Sibiu Community Foundation, also from Romania, and Assifero, the Italian association of foundations share a particular interest in the involvement of young people, not only in the community foundation field but more widely in civil society organisations and in public bodies. ‘In Sibiu we noticed two significant trends, with the first being the tendency of the older generations to take a step back from active roles within the community due to burnout amongst other reasons and their intention to move towards bringing a different kind of contribution, such as mentoring. Secondly, the younger counterparts are struggling to find their voice and step up to bring change. We aim to bridge this gap by facilitating the intergenerational transfer of knowledge and creating a healthy context for dialogue and opportunities on both sides’ said Ana Maria Bugneriu, Sibiu Community Foundation. This exchange will provide valuable insights and learning for the entire community foundations field.
All exchanges will lead to the production of a report which will be shared on the ECFI website along with a synthesis report on key learnings from them and the Study Visit to Serbia.
Peer to peer exchanges between community foundations and support organisations exchanges provide the necessary framework and space for a fruitful mixture of communication, learning end experiences. They are, so to speak, a real-life social laboratory, and like all good labs, they are experimental and hope to bring fruitful results. These cannot always be precisely defined and classified, but on the whole they help participants and their organisations to learn, grow and become stronger in their communities and together better address key challenges of our times in Europe, and throughout the world.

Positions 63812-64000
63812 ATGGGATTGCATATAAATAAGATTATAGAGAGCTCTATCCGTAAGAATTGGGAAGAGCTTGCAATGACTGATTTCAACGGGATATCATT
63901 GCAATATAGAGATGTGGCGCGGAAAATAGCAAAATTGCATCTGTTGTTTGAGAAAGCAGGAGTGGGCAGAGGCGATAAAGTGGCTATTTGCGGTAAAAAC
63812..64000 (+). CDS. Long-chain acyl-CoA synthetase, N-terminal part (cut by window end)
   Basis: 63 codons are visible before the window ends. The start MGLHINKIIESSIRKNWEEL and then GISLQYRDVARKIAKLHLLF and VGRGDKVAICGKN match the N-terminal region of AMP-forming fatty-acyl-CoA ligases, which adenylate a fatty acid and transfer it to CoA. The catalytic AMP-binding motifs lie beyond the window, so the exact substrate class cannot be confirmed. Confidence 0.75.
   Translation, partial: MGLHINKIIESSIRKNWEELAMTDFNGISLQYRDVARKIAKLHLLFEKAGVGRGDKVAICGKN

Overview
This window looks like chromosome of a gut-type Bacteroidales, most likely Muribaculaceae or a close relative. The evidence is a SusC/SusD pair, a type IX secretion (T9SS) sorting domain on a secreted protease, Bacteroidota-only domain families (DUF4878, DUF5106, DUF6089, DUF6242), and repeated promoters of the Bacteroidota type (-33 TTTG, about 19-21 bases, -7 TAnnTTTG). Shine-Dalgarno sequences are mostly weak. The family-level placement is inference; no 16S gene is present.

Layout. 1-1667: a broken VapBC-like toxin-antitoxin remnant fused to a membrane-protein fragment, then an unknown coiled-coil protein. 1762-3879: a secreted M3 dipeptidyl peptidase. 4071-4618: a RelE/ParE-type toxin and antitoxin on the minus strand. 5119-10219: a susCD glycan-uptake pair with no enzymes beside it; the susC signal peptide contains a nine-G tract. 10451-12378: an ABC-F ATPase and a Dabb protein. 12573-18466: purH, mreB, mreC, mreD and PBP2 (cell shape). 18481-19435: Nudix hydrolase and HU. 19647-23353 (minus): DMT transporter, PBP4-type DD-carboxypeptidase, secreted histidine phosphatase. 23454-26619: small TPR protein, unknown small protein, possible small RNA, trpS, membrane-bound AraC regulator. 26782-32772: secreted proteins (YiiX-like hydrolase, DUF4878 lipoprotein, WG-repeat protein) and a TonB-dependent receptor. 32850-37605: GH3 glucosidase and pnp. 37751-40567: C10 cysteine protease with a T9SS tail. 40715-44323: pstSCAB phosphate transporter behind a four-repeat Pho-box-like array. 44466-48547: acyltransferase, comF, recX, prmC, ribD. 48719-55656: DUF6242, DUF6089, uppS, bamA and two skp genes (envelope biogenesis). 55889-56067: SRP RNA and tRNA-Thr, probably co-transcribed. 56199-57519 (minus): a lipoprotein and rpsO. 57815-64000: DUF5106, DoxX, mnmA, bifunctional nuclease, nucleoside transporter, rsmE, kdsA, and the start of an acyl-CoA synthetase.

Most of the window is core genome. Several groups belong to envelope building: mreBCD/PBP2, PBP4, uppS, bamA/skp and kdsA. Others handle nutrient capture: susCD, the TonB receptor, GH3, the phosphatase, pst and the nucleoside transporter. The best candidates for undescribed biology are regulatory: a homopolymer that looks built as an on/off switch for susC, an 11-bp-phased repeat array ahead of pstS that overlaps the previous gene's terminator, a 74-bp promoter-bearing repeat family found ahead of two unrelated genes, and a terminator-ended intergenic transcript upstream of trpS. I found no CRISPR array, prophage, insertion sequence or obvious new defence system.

CF2CF exchanges are designed to improve participants’ understanding of other European communities and the work of community foundations by visiting these regions, entering into a fruitful dialogue, learning from each others’ experience and building long-term professional relations and friendships. CF2CF exchanges have the following characteristics:
Number of participants: Groups of approx. 3-5 people are normally invovled in an exchange OR for 'joint work' numbers can vary according to learning objectives.
Eligible applicants: Both the applicant and the partner can be located in any European country, applying organization may be only an organization located in a member country in a broader sense of Europe as a shared cultural and geographical space.
Reciprocal approach: As is typical for an exchange, the learning results are mutual. When possible, we encourage therefore reciprocal visits where the first visit from country A to country B will be followed by a return visit from country B to country A.